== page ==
The world-renowned physicist and cosmologist Stephen Hawking has died at the age of 76.
He was known for his work with black holes and relativity, and wrote several popular books including A Brief History of Time.
Prof Hawking’s children Lucy, Robert, and Tim confirmed in a statement that the physicist died peacefully at his home in Cambridge early this morning.
The family said: “We are deeply saddened that our beloved father passed away today. He was a great scientist and an extraordinary man whose work and legacy will live on for many years.
“His courage and persistence with his brilliance and humour inspired people across the world. He once said: ‘It would not be much of a universe if it wasn’t home to the people you love.’ We will miss him forever.”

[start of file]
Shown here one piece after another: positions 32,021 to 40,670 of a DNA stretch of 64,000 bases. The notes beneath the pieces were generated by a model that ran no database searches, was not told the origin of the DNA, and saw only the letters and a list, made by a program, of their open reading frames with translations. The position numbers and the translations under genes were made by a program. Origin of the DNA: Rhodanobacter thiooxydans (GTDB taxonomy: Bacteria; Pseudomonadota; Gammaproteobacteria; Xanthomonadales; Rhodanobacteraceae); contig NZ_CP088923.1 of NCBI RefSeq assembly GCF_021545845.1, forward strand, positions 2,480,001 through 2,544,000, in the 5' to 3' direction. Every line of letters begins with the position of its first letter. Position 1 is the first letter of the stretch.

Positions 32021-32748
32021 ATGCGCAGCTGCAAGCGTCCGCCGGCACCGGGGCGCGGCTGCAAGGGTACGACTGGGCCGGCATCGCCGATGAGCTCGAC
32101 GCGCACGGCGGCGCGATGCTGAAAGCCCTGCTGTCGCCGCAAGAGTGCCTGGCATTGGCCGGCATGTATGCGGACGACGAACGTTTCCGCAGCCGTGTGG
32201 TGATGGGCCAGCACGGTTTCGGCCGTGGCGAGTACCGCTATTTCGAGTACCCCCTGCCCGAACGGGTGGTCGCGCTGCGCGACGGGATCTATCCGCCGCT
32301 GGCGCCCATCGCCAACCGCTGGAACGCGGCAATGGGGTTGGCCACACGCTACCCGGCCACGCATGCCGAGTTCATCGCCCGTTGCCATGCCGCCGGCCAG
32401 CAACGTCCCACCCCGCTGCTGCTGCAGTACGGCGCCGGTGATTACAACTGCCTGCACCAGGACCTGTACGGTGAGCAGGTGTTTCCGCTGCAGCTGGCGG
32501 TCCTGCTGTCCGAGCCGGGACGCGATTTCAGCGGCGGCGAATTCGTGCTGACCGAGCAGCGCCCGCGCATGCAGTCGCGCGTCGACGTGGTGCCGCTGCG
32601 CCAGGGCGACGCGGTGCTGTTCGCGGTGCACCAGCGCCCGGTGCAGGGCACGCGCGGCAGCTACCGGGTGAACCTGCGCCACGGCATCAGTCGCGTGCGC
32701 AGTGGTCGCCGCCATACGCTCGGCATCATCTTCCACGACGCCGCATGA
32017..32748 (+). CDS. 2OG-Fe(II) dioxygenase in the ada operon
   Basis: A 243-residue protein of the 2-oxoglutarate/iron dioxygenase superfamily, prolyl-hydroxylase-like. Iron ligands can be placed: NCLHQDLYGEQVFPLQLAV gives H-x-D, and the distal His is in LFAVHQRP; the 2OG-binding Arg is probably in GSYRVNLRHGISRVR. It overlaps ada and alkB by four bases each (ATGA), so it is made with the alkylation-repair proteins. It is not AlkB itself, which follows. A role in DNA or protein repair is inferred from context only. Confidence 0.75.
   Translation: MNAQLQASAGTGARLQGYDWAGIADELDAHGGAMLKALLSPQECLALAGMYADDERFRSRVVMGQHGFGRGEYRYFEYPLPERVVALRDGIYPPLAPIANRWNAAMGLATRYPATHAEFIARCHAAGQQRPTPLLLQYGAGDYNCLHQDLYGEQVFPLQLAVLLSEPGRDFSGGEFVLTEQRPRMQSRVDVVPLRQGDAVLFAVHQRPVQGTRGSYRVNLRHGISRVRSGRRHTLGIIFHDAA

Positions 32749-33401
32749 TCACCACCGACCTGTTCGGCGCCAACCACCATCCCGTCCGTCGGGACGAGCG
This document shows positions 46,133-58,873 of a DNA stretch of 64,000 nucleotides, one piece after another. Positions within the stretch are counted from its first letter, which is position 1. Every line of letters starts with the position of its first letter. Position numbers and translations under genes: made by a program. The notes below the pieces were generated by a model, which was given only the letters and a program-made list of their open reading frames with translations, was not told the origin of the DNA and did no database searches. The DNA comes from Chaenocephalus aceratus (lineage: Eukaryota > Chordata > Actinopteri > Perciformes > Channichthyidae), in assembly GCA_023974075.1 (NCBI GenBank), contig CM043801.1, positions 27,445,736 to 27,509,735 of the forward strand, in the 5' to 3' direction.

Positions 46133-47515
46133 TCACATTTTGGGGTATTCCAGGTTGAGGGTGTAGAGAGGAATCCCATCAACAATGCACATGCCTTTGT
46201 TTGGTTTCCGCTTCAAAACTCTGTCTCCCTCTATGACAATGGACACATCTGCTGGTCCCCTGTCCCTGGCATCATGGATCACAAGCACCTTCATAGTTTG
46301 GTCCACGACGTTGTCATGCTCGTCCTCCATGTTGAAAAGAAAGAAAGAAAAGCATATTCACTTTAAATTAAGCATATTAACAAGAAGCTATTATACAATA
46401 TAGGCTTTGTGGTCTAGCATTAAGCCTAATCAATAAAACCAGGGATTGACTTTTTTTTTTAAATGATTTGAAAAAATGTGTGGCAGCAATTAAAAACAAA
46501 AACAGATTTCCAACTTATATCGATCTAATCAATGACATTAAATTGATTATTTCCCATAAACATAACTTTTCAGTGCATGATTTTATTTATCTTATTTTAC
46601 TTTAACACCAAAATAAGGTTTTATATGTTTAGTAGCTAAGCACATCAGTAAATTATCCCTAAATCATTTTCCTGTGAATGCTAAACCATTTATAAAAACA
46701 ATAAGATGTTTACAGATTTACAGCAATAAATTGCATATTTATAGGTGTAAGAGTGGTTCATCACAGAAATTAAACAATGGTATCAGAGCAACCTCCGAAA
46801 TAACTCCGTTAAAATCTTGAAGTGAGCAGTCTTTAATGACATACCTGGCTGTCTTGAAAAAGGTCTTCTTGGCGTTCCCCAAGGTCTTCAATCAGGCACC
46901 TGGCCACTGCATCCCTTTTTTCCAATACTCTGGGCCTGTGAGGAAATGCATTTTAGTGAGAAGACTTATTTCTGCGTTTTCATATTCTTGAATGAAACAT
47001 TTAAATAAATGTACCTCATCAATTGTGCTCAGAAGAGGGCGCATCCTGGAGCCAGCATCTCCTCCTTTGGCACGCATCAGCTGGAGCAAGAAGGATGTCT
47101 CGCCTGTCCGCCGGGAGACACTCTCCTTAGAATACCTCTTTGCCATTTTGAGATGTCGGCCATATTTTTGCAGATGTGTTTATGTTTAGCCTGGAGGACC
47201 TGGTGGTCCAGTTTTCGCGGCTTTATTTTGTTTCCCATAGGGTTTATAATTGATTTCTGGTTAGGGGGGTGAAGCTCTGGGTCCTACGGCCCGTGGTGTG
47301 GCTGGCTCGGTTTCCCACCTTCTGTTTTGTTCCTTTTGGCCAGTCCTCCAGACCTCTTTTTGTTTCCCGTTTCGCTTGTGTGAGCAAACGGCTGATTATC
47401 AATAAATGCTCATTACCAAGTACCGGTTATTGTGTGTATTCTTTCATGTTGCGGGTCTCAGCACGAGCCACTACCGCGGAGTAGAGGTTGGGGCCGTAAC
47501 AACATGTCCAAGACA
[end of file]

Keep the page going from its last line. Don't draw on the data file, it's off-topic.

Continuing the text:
At the age 22 and during his post-graduate studies at Trinity Hall in Cambridge, Hawking was given only a few years to live after being diagnosed with a rare form of motor neurone disease.
He spent decades in a wheelchair, and in later years could only speak through specially developed speech software & hardware which translated his hand – and later cheek muscle – movements.
His most famous book – A Brief History of Time – is credited with making complex scientific ideas accessible for a wider audience, and sold more than 10 million copies.
He also became a well-known figure in popular culture, appearing in cameos for TV shows such as The Simpsons.
A biopic of his life – The Theory of Everything – was released in early 2015.
There have been widespread tributes to Prof Hawking this morning, including from prominent figures and organisations from the world of science.